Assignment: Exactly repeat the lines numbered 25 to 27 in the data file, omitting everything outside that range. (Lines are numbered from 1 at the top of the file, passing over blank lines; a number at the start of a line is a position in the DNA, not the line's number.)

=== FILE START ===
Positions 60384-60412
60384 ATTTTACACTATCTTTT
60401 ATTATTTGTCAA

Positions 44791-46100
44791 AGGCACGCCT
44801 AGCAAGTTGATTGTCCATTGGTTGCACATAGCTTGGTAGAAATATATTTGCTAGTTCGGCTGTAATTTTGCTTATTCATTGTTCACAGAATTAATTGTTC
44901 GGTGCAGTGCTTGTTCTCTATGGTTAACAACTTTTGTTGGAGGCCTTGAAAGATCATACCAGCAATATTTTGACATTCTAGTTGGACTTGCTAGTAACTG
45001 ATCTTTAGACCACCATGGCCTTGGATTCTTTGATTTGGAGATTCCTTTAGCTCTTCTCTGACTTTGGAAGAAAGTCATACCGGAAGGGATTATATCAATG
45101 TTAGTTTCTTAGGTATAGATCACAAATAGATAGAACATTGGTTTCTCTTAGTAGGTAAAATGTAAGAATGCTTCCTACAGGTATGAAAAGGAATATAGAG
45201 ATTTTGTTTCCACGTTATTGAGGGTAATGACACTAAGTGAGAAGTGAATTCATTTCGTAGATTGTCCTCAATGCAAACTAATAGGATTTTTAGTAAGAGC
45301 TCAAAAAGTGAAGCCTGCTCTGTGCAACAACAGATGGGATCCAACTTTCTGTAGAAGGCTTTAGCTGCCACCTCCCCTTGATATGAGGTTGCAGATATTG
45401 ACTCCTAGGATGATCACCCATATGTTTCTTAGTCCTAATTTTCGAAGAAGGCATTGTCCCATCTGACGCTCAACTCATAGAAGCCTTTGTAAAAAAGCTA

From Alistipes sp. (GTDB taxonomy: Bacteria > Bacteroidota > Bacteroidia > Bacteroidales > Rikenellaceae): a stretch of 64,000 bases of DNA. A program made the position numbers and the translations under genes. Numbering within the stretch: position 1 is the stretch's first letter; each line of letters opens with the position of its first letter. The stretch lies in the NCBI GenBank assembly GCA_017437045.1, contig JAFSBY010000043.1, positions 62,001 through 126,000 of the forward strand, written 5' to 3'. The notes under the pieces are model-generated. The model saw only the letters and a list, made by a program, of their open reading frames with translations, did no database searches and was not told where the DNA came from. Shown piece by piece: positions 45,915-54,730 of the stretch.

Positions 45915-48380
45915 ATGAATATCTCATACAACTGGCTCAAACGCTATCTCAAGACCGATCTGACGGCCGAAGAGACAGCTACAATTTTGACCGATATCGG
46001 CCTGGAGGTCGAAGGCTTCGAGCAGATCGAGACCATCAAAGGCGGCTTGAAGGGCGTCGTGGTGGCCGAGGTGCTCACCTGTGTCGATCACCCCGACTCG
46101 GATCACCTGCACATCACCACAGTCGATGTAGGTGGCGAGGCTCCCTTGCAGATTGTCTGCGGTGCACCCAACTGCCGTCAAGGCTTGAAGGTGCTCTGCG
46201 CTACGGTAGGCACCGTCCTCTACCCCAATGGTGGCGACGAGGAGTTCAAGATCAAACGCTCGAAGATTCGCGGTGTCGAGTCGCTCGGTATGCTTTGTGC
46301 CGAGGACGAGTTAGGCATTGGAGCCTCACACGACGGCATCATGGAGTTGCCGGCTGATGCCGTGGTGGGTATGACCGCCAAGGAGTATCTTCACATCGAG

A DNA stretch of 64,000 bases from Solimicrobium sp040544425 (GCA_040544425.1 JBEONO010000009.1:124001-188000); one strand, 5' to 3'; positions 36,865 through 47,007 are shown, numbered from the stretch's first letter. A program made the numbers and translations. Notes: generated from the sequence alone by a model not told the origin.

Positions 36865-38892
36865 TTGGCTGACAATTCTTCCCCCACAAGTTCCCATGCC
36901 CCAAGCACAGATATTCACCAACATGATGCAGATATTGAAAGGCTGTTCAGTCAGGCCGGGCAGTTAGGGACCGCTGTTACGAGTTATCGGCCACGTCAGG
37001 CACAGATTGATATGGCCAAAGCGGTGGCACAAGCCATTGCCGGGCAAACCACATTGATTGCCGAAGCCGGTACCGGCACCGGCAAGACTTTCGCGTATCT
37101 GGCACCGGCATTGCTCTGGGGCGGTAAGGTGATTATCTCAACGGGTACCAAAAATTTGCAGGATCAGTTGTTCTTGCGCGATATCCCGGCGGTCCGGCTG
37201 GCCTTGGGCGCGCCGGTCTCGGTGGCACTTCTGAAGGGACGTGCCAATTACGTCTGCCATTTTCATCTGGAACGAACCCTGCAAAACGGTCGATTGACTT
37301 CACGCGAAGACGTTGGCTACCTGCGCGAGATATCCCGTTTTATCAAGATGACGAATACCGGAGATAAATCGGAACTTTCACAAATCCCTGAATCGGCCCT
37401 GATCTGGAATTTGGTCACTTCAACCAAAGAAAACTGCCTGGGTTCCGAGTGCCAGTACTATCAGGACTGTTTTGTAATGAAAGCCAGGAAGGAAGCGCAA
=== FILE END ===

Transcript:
37101 GGCACCGGCATTGCTCTGGGGCGGTAAGGTGATTATCTCAACGGGTACCAAAAATTTGCAGGATCAGTTGTTCTTGCGCGATATCCCGGCGGTCCGGCTG
37201 GCCTTGGGCGCGCCGGTCTCGGTGGCACTTCTGAAGGGACGTGCCAATTACGTCTGCCATTTTCATCTGGAACGAACCCTGCAAAACGGTCGATTGACTT
37301 CACGCGAAGACGTTGGCTACCTGCGCGAGATATCCCGTTTTATCAAGATGACGAATACCGGAGATAAATCGGAACTTTCACAAATCCCTGAATCGGCCCT